When she first encountered Portnoy’s Complaint being read aloud by a friend, Ruth R. Wisse remembers that she and others present “were laughing so hard that we begged him to stop so that we could catch our breath.” Half a century later, Philip Roth’s most famous—and most notorious—novel seems less fresh, less shocking, and less funny. She writes:
The changed status of this book has a lot to do with what has since happened to this country’s culture, and with the newly precarious standing of its Jews. It is hard to imagine a gathering of Jews convulsed with laughter over this book today.
[Roth’s] timing was perfect. It was because he was not living in Germany, because Goebbels and his family had been driven to suicide, and because American culture was becoming so pagan that he felt no longer bound by taboos, whether personal or public. . . . But then, just try imagining Roth publishing this a little later in his career, say, during the #MeToo movement. Which of the two would have been coming after him first today—the feminists or the anti-Semites?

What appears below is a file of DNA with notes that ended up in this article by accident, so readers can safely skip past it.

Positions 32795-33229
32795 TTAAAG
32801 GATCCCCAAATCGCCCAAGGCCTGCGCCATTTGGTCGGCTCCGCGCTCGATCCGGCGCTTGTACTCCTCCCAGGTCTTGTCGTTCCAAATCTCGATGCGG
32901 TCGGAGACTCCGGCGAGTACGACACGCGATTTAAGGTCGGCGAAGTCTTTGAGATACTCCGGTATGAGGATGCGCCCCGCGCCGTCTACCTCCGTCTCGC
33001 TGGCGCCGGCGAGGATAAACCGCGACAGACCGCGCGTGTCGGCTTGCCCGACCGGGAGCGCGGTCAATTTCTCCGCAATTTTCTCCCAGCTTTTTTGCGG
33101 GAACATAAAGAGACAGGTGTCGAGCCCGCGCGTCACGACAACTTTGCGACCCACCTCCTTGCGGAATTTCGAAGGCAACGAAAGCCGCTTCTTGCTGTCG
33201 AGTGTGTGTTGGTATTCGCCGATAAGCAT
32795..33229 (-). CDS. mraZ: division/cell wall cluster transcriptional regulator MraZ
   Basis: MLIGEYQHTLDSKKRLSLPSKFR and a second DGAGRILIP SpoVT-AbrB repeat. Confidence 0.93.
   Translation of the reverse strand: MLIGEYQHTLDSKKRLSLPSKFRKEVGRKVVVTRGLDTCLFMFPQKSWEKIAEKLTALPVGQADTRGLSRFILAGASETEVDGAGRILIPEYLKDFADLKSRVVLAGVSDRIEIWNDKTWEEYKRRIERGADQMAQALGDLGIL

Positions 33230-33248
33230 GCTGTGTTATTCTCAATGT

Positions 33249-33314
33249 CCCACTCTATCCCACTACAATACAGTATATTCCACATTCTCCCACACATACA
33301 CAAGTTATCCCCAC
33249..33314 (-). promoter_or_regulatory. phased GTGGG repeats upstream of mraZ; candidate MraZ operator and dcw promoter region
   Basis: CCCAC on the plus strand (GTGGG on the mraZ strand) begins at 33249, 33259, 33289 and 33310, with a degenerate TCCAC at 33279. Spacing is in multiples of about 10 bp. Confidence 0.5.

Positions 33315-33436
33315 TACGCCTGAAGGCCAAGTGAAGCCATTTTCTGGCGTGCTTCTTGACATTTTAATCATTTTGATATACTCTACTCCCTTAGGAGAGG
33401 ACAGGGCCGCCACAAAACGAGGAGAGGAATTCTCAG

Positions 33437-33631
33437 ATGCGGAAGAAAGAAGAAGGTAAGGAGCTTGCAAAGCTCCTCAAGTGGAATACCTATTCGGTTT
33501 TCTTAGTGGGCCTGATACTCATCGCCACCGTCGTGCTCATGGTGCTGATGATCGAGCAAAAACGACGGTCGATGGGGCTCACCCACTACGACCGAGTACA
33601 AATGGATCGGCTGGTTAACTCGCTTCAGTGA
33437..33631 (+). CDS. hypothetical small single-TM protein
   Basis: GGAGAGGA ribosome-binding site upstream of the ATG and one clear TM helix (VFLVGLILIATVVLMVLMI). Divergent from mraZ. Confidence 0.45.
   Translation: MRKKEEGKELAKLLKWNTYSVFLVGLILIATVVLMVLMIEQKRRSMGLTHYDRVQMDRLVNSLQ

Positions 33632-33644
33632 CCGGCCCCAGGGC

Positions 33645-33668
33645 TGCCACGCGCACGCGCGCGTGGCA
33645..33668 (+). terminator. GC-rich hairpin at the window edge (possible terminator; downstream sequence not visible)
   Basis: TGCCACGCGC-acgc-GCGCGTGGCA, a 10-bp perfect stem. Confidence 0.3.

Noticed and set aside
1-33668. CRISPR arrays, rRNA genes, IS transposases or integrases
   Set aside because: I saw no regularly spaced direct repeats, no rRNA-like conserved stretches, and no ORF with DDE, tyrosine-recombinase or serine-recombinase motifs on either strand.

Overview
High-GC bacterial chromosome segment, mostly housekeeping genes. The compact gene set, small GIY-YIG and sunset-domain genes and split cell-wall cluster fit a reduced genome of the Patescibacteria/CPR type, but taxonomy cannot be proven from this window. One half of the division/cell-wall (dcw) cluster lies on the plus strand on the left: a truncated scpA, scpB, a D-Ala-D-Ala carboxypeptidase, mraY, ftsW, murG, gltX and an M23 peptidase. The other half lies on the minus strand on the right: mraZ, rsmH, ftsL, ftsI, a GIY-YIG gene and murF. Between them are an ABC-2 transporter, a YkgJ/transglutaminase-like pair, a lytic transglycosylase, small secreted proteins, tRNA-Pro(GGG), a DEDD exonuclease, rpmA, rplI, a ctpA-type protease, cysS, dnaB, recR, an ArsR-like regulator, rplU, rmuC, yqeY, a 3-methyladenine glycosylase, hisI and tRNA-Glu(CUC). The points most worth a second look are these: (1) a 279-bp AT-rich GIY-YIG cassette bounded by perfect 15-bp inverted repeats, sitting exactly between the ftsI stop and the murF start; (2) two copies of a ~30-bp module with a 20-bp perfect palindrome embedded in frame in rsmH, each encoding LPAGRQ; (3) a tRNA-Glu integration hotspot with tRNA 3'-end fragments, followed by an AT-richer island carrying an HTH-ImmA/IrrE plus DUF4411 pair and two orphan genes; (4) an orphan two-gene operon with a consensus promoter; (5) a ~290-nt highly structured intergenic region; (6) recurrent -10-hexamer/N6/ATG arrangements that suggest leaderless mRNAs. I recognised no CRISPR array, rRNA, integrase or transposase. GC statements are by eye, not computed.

Yet even if the book has lost some of its appeal, Wisse finds herself able to appreciate it in a different way:
Philip Roth was onto something important that Freud had ignored when he analyzed joking as a creative means of restoring psychological balance. What if there is too much reliance on joking, and the cure proves worse than the disease? Laughter may be an excellent way of coping with anxiety, and is it not wonderful that a quarter century after Treblinka, Maidanek, and Auschwitz, the American branch of a decimated people should have become the national champions of comedy? But Roth identified a streak of hysteria in all that laughter and a heavy dose of pathology in letting it all hang out. Portnoy feared that he was spinning out of control, not just a beneficiary of the sixties but a casualty of its unhinged freedom.